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Title: Writing wrongs : re-vision and religion in contemporary women‘s fiction
Authors: Howard-Laity, Elizabeth Jane
Supervisors: Parker, Emma
Award date: 1-Oct-2011
Presented at: University of Leicester
Abstract: This thesis examines in what ways contemporary women writers have revised Biblical figures and texts in order to challenge and deconstruct male authority, how previously silenced female voices are given speech through a new feminist religious discourse, and how women have renegotiated male ‘power’ for female empowerment. Focusing on five different Biblical figures or groups of women, Eve, the wives and daughters of Abraham, the Virgin Mary, Mary Magdalene and medieval female virgin martyr saints are examined in turn through the re-visionary fiction of nine authors. Examining both literary authors such as Angela Carter, Michèle Roberts, Jenny Diski and Emma Tennant and popular ones such as Penelope Farmer and Dan Brown, as well as several authors who have received little previous attention such as Anita Diamant, Sue Reidy and Ann Chamberlin, this thesis highlights the multiple and subjective nature of feminist re-vision of the Bible, while simultaneously exposing the pre-existing subjectivity within their foundational texts. By identifying how contemporary women writers both re-read and re-write received history, this thesis brings to the fore the transgressive potential of a tradition of women‘s religious writing that is marked by its marginalised position. Beginning with the suggestion that patristic origin myths validate the invisibility of women, I investigate how a focus on non-canonical and apocryphal traditions can give speech to previously silenced female voices, allowing for reconfigurations of gender beyond the patriarchally defined models of the Bible. Predicated upon Adrienne Rich‘s view of re-vision as ‘an act of survival’, this thesis suggests that religious discourse continues to affect cultural conceptions of gender. This thesis proposes therefore that feminist Biblical re-vision is just such an act of survival in which biased assumptions perpetuated about women can be exposed and problematised in order to both ‘write’ and ‘right’ the wrongs of the Bible.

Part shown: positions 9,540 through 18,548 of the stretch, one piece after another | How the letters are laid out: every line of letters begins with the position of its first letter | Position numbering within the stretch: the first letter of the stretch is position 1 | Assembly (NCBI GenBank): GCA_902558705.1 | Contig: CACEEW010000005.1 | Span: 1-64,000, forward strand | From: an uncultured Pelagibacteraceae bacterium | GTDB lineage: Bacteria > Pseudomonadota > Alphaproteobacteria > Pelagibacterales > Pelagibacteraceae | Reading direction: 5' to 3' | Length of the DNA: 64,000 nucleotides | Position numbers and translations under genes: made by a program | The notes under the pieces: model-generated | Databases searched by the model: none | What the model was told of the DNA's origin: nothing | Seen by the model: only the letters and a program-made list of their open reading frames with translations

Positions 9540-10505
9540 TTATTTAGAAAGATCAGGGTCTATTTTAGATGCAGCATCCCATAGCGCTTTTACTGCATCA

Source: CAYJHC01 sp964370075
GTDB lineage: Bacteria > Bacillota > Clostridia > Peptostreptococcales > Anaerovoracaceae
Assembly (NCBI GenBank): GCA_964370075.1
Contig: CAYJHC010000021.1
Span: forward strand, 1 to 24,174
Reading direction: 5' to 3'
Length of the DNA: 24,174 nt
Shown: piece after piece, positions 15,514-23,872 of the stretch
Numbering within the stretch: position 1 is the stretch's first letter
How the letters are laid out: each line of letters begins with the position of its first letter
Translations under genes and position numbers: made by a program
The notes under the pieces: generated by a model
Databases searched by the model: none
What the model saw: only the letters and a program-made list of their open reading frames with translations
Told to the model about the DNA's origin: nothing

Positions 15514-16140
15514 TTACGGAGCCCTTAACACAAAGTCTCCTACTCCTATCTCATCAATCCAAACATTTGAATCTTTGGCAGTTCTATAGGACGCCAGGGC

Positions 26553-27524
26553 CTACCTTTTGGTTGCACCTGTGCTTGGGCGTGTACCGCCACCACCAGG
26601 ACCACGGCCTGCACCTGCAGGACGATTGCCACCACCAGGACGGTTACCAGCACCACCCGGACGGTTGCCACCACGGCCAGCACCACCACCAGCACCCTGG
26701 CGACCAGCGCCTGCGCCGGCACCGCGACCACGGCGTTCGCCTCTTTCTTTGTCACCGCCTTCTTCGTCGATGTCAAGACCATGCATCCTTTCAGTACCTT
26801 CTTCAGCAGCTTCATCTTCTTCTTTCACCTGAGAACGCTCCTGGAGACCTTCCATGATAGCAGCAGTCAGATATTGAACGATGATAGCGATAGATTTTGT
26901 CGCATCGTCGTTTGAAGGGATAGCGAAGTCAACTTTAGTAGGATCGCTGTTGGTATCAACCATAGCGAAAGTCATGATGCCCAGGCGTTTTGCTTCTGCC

Type: Thesis
Level: Doctoral
Qualification: PhD
Rights: Copyright © the author. All rights reserved.
Appears in Collections:Theses, Dept. of English
Leicester Theses

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